Patricio Murga, director of technology and development at Viakon, says: “Really, Monterrey is no longer a choice for labour-intensive industries – but for high-value-added, high-tech sectors it is paradise. The labour pool is excellent and stable. Industrial action is rare.
“We are the most important cable producer in Mexico. Another part of Xignux, Prolec GE, makes transformers and is 50% owned by GE Electric. This provides Viakon with the know-how and strength to act globally.”
EZI Metals is a precision sheet metal and plate manufacturer, certified to ISO9002 and AS9100, which has two plants in Nuevo León at Santa Catarina and Apodaca as well as one in Torreón in the state of Coahuila. With a total of 19,500 square metres of plants, the main processes it undertakes include sheet-metal bending from 80 tonnes to 320 tonnes, laser cutting from three kilowatts to five kilowatts, and punching of up to 30 tonnes. Its main aerospace clients are Cessna, Honeywell and Hamilton Sundstrand.
Rogelio Cisneros, director at EZI Metals, says: “The two markets we are strategically focusing on are aerospace and transportation; they are important growth markets of the future. Currently, 90% of what we produce is destined for the US market, so Nuevo León’s proximity to that market is incredibly important. Mexico also has so many free-trade agreements with other countries; this enables companies based in the country to access the global marketplace on very good terms.
“I think the main way in which we are able to compete with our rivals is through the quality of our products; prospective clients come to our plant and see that we have state-of-the-art equipment. We really pride ourselves on automation and clients can see that,” he says.
Herramental Monterrey is an important tools and equipment distributor to the local aerospace industry and can provide many products, including bucking bars, angle drills, grinders and sanders, pneumatic tools, lubricants, drills, clecos and microstops.
Emilio Lozano, director of Herramental Monterrey, says: “Traditionally, we have been a supplier for the car-making and metal engineering industries of Mexico. However, two-and-half years ago we started supplying tools for the aerospace industry. We have been broadening our product range gradually and can now provide a complete range of tools for the assembling of aerospace systems. We are the only company of our kind in Mexico.”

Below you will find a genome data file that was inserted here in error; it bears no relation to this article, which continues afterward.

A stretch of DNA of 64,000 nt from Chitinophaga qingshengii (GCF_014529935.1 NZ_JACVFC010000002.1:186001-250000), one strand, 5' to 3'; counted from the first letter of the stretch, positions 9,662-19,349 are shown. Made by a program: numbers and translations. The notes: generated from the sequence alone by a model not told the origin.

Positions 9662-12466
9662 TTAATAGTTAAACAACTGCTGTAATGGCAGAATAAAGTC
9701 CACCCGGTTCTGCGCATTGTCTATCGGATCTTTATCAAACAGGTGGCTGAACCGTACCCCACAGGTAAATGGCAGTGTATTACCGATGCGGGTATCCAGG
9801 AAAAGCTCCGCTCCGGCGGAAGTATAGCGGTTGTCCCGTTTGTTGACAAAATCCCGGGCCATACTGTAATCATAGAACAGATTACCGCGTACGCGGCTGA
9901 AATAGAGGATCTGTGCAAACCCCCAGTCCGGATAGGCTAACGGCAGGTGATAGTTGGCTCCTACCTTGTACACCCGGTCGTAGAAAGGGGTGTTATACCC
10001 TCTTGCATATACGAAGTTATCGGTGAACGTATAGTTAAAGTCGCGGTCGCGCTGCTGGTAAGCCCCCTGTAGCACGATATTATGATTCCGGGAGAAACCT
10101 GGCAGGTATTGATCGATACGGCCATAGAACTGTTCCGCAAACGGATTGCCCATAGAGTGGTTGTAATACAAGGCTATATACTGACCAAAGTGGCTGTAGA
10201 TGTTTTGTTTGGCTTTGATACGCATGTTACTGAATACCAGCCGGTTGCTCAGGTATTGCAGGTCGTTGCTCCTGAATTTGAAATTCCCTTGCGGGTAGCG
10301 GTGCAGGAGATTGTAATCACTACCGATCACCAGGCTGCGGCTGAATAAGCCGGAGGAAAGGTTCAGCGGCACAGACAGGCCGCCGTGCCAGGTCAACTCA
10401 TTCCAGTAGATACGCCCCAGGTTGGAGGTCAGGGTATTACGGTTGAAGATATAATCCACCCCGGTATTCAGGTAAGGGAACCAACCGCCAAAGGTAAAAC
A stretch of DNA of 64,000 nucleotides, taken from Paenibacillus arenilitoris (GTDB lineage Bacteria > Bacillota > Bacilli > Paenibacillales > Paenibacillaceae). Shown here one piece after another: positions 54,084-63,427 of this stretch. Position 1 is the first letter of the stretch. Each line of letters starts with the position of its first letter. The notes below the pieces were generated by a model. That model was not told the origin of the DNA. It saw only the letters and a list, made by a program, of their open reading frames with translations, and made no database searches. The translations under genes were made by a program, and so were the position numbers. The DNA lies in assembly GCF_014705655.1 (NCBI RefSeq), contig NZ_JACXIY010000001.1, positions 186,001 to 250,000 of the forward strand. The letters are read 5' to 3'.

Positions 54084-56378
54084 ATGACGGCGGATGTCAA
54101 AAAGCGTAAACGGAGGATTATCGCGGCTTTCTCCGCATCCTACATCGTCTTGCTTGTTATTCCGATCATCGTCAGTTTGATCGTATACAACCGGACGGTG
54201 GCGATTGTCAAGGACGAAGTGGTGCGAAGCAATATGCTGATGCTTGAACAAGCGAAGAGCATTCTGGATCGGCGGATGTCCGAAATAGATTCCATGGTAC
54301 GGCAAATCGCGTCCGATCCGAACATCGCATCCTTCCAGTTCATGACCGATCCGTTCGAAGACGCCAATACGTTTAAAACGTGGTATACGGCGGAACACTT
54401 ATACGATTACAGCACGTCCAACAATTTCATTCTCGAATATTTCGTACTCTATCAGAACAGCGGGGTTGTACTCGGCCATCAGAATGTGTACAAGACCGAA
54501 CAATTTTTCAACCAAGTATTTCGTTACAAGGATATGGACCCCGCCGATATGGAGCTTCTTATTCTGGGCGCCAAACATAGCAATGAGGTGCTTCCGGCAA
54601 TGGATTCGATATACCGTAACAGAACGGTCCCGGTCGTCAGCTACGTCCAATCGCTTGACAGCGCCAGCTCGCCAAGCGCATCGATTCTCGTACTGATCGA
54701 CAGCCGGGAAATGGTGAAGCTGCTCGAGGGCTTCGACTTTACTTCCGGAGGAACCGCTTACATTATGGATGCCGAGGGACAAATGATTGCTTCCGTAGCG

Mr Páez says that there are a number of ways in which the Nuevo León state helps local companies. In 2007, the Indian IT group Infosys and some other Indian companies moved to Monterrey, leaving local companies concerned that the labour costs for engineers would rise.
“We got together with Infosys, local industry and the universities, and we came up with a plan,” says Mr Páez. “Infosys said it wanted to have a good relationship with the local business community, so it offered to show us its methodology for hiring people, and how it converted them to match its needs. Nuevo León sent 36 professors from the top five universities here to India for a month to see how Infosys works there, and how it trains its new employees. Once they returned, they created a virtual institute for talent development in IT.”
One of Nuevo León’s recent biggest successes in attracting FDI was the decision by Ternium, the Argentine steelmaker, to invest $4.2bn in two plants in Pesquería, a Monterrey suburb, for the production of sheet steel and rolled steel. This is one of the biggest investments by a foreign company in Mexico’s history. The plants are expected to be fully operational by 2013 and will produce 3.3 million metric tonnes in total.
Nuevo León’s government has a good track record for helping businesses to set up there, and local companies in the aerospace sector are fully prepared for an original equipment manufacturer or first-tier aerospace company to invest in the state soon.